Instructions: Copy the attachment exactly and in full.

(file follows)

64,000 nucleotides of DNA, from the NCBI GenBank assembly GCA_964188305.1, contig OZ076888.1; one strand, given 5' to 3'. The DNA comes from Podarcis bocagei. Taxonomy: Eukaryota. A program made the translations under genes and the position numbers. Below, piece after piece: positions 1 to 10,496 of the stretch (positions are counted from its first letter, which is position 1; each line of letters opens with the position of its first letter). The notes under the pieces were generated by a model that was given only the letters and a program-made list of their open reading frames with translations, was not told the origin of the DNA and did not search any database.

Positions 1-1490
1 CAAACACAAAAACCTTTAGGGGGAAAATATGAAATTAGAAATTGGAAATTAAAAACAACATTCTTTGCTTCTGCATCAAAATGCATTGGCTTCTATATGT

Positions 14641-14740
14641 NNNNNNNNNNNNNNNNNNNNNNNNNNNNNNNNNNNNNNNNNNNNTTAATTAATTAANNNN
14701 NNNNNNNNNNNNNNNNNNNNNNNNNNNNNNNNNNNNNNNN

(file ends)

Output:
64,000 nucleotides of DNA, from the NCBI GenBank assembly GCA_964188305.1, contig OZ076888.1; one strand, given 5' to 3'. The DNA comes from Podarcis bocagei. Taxonomy: Eukaryota. A program made the translations under genes and the position numbers. Below, piece after piece: positions 1 to 10,496 of the stretch (positions are counted from its first letter, which is position 1; each line of letters opens with the position of its first letter). The notes under the pieces were generated by a model that was given only the letters and a program-made list of their open reading frames with translations, was not told the origin of the DNA and did not search any database.

Positions 1-1490
1 CAAACACAAAAACCTTTAGGGGGAAAATATGAAATTAGAAATTGGAAATTAAAAACAACATTCTTTGCTTCTGCATCAAAATGCATTGGCTTCTATATGT

Positions 14641-14740
14641 NNNNNNNNNNNNNNNNNNNNNNNNNNNNNNNNNNNNNNNNNNNNTTAATTAATTAANNNN
14701 NNNNNNNNNNNNNNNNNNNNNNNNNNNNNNNNNNNNNNNN